Even though, the 11th Berlin Biennale, curated this year by an intergenerational group of female-identifying South American curators María Berríos, Renata Cervetto, Lisette Lagnado, and Agustín Pérez Rubio, is officially over, the organizers took this widely-anticipated art event online. The exhibition embodies works amplifying the subjects of human vulnerability and togetherness, solidarity, as well as resistance – topics and values that are now more important than ever.
The 11th Berlin Biennale, entitled The Crack Begins Within, presents over 260 works by more than 70 artists and collectives, including numerous new productions, and consists of four parts: The Antichurch, Storefront for the Dissident Bodies, The Inverted Museum, and, finally, The Living Archive, which talks about the other parts and shows what the artworks have in common and how the artists differ around the world. The grand finale was postponed from its initial opening date and had a shorter running time due to the pandemic.
But, ironically and luckily, the idea behind the 11th Biennale was to start the immersion a year before. Its first three 'experiences' comprising exhibitions, lectures, workshops, screenings, and performances launched in September 2019. These warmup presentations—referred to as exp. 1, exp. 2, and exp. 3—anticipated the exhibition's 'epilogue', which opened on 5 September 2020, with the aim to “learn from and build sustainable relationships, not only with participating artists and projects but, just as importantly with the city and people of Berlin.”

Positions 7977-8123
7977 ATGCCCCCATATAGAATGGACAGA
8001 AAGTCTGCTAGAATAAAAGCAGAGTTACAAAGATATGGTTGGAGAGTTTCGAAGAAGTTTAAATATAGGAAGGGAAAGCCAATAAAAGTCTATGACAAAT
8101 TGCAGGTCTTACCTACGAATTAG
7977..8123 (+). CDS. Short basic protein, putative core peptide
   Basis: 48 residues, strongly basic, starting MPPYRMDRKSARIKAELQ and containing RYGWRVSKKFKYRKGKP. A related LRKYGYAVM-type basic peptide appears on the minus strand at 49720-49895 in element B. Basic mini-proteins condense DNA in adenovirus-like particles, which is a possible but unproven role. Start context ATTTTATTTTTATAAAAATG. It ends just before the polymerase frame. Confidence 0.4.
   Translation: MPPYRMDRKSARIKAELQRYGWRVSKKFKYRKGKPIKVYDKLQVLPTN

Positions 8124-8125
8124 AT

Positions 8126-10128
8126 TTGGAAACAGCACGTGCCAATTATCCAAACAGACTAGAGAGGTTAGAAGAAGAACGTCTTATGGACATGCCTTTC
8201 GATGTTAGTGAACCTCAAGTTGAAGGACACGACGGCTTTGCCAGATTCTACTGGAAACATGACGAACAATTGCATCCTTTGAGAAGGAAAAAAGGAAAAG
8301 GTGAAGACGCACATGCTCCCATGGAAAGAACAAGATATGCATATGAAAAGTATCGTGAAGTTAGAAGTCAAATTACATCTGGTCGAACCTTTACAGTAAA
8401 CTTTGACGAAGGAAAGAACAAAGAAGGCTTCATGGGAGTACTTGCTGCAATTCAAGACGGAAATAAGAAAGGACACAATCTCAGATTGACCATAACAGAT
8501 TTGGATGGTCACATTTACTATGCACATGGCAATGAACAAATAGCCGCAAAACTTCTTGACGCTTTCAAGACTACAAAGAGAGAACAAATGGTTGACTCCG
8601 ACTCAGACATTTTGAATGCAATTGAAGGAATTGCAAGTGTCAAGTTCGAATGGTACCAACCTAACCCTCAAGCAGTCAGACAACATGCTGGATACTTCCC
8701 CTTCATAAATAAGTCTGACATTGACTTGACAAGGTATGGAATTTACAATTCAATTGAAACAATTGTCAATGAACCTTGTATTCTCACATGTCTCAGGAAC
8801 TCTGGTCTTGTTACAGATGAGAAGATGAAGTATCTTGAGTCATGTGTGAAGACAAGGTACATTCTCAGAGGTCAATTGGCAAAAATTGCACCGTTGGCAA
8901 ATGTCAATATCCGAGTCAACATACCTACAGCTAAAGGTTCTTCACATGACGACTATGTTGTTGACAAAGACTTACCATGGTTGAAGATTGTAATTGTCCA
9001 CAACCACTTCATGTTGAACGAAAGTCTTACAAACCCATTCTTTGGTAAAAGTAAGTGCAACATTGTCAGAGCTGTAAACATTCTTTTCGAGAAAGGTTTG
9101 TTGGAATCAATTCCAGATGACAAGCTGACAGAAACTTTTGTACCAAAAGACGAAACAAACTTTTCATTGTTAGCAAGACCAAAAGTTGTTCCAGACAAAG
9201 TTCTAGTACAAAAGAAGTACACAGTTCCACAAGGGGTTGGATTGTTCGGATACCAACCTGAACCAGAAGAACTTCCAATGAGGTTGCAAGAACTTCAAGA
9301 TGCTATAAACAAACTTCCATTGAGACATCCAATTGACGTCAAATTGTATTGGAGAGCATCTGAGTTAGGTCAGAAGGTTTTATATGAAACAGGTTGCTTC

The show’s art doesn’t simply dethrone Western religious, colonial and patriarchal institutions: the de-canonization begins already in the exhibition’s title (a line from a poem by Egyptian poet Iman Mersal): ‘The crack begins within.’
In the program is a Nobel Prize-nominated Brazilian artist and architect Flávio de Carvalho with a booklet documenting de Carvalho's famous 1931 performance, Experiência no.2, realizada sobre uma procissão de Corpus Christi (Experience no.2, realized on a Corpus Christi procession), in which the artist walked against a crowd of worshippers in a religious procession.
Image Credits: Young-jun Tak installation view Photo Slike Briel
Image Credits: Pacita Abad installation view Photo Mathias Völzke
Video: 11th Berlin Biennale for Contemporary Art: “The Crack Begins Within: The Antichurch”
The rest of the exhibition is organized around works by artists from the so-called Global South, where bright colors, sharp contours, and depictive techniques defying modern and conceptual aesthetics punctuate the show.